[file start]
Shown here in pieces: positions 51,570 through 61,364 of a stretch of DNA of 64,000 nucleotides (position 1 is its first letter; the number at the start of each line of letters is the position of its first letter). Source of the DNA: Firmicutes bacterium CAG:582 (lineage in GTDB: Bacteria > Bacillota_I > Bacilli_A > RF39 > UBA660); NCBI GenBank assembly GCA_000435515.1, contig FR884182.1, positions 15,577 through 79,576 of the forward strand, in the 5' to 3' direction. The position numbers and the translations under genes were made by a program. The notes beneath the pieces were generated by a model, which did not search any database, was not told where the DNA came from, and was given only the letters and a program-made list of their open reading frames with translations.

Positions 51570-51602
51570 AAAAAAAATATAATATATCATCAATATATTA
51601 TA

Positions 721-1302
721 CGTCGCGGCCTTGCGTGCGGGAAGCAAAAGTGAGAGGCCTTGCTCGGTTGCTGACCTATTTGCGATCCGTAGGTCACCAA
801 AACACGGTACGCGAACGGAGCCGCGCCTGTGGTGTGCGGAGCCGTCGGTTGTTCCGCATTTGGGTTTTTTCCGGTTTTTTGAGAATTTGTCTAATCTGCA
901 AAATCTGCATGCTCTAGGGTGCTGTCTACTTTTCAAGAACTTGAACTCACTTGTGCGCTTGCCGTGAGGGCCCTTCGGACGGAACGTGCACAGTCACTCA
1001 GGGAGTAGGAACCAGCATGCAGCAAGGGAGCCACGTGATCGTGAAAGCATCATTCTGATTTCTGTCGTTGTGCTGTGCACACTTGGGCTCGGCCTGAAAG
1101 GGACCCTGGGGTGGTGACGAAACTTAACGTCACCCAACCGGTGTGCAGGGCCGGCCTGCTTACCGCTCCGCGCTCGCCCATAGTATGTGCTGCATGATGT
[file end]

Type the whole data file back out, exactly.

Shown here in pieces: positions 51,570 through 61,364 of a stretch of DNA of 64,000 nucleotides (position 1 is its first letter; the number at the start of each line of letters is the position of its first letter). Source of the DNA: Firmicutes bacterium CAG:582 (lineage in GTDB: Bacteria > Bacillota_I > Bacilli_A > RF39 > UBA660); NCBI GenBank assembly GCA_000435515.1, contig FR884182.1, positions 15,577 through 79,576 of the forward strand, in the 5' to 3' direction. The position numbers and the translations under genes were made by a program. The notes beneath the pieces were generated by a model, which did not search any database, was not told where the DNA came from, and was given only the letters and a program-made list of their open reading frames with translations.

Positions 51570-51602
51570 AAAAAAAATATAATATATCATCAATATATTA
51601 TA

Positions 721-1302
721 CGTCGCGGCCTTGCGTGCGGGAAGCAAAAGTGAGAGGCCTTGCTCGGTTGCTGACCTATTTGCGATCCGTAGGTCACCAA
801 AACACGGTACGCGAACGGAGCCGCGCCTGTGGTGTGCGGAGCCGTCGGTTGTTCCGCATTTGGGTTTTTTCCGGTTTTTTGAGAATTTGTCTAATCTGCA
901 AAATCTGCATGCTCTAGGGTGCTGTCTACTTTTCAAGAACTTGAACTCACTTGTGCGCTTGCCGTGAGGGCCCTTCGGACGGAACGTGCACAGTCACTCA
1001 GGGAGTAGGAACCAGCATGCAGCAAGGGAGCCACGTGATCGTGAAAGCATCATTCTGATTTCTGTCGTTGTGCTGTGCACACTTGGGCTCGGCCTGAAAG
1101 GGACCCTGGGGTGGTGACGAAACTTAACGTCACCCAACCGGTGTGCAGGGCCGGCCTGCTTACCGCTCCGCGCTCGCCCATAGTATGTGCTGCATGATGT